Orbital maximin is bounded below by constant fraction of number of ordered pairs of distinct elements for solvable groups
Let be a set of size , with . Consider the orbital maximin problem for the action of solvable groups on , i.e., we want to find the maximum possible value of the smallest orbital size under a solvable group action on . The total number of ordered pairs of distinct elements is . The claim is that the following equivalent statements are true:
- There is a constant such that the orbital maximin is for all .
- There is a constant such that, for all sufficiently large , the orbital maximin is .
We prove (2).
The general construction: additive partitioning
Consider an expression for as a sum of primes:
Consider now the group:
where is the general affine group (also called the affine general linear group) over the prime field with elements. In other words, it is the semidirect product of the additive group of the field and the multiplicative group of the field. Note that each is a metabelian group, hence so is .
We consider now the following action of on a set of size . First, divide into subsets of size each. Identify each with the underlying set of the field of elements. Now, the action of an element of on the piece is the action of its coordinate viewed as an element of the affine group acting on the field.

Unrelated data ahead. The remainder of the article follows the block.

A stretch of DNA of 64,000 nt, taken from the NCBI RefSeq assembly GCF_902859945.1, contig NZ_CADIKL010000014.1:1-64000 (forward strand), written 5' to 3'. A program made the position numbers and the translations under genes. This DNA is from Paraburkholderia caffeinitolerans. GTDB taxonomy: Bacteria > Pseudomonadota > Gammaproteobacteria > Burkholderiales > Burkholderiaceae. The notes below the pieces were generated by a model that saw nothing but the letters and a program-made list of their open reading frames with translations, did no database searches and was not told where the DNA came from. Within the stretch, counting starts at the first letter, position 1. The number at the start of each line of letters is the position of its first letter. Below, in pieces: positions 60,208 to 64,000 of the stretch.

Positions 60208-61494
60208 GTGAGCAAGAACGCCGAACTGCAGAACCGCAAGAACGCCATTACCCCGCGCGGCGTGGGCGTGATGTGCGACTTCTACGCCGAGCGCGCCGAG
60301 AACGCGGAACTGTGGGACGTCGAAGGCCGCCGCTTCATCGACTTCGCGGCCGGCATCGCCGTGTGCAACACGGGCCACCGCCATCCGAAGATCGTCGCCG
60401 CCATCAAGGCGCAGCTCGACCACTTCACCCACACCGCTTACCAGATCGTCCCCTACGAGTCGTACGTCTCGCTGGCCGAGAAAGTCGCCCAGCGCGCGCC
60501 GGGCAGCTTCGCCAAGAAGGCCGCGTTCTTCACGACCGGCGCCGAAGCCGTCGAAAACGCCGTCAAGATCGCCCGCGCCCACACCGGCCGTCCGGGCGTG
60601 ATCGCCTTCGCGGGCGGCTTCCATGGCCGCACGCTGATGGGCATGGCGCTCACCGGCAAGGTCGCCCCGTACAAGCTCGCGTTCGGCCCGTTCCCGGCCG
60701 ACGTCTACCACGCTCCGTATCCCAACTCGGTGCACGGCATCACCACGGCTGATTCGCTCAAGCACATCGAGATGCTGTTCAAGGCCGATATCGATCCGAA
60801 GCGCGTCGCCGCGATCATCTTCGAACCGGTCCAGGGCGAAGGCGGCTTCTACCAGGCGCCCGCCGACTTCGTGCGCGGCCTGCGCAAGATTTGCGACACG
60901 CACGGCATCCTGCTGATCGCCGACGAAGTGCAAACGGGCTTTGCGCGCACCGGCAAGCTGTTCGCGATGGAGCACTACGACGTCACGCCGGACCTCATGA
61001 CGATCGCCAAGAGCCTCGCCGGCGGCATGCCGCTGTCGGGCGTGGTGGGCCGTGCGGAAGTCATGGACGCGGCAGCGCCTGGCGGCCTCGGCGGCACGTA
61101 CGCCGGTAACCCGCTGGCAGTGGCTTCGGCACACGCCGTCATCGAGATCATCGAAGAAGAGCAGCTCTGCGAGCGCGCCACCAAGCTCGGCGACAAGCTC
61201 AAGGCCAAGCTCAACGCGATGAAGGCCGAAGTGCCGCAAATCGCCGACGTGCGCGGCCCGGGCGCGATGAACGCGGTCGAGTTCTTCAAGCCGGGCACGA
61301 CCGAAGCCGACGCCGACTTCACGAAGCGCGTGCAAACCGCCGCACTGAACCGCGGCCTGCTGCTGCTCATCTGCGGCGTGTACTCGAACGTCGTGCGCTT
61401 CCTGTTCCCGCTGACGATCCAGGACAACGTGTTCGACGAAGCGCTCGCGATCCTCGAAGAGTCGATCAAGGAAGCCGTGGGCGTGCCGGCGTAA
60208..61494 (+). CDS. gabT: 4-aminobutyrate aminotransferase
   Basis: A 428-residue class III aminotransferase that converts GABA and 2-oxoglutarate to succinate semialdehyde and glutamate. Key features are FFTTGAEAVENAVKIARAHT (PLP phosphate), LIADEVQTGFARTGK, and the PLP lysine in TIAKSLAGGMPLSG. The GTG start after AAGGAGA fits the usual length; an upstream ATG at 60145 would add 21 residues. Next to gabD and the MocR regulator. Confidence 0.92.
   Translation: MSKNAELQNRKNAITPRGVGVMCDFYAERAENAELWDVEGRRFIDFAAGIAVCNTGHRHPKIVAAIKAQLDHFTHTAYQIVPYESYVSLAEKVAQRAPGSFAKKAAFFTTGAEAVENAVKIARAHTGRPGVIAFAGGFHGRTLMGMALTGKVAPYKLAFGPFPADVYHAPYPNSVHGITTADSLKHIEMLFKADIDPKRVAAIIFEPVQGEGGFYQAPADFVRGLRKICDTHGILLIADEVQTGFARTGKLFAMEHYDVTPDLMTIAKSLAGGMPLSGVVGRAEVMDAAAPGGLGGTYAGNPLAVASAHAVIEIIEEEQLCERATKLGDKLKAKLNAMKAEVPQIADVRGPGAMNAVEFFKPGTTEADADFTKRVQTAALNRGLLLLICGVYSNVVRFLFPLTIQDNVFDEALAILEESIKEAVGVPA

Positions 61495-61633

The orbits of elements are the sets , and there are two kinds of orbitals:
- The orbitals where both elements are in the same : These have size because the action of the general affine group is a doubly transitive group action.
- The orbitals where the two elements are in different s, say and : These have size .
The minimum of all these turns out to be where is the minimum of the s. Therefore, if we can guarantee a partition into primes where each of the primes is for some constant , we will be done.
Result from additive number theory
The result now follows from Haselgrove's strengthening of Vinogradov's theorem, which states that any odd integer can be divided into three primes that are , and an easy corollary which shows that any even integer can be divided into three primes that are . This would show that any constant $c_0 > 16</math> will work. Also, we see that our choice of has polycyclic breadth at most eight.
If strong versions of Goldbach's conjecture are true, we can push it down to any constant .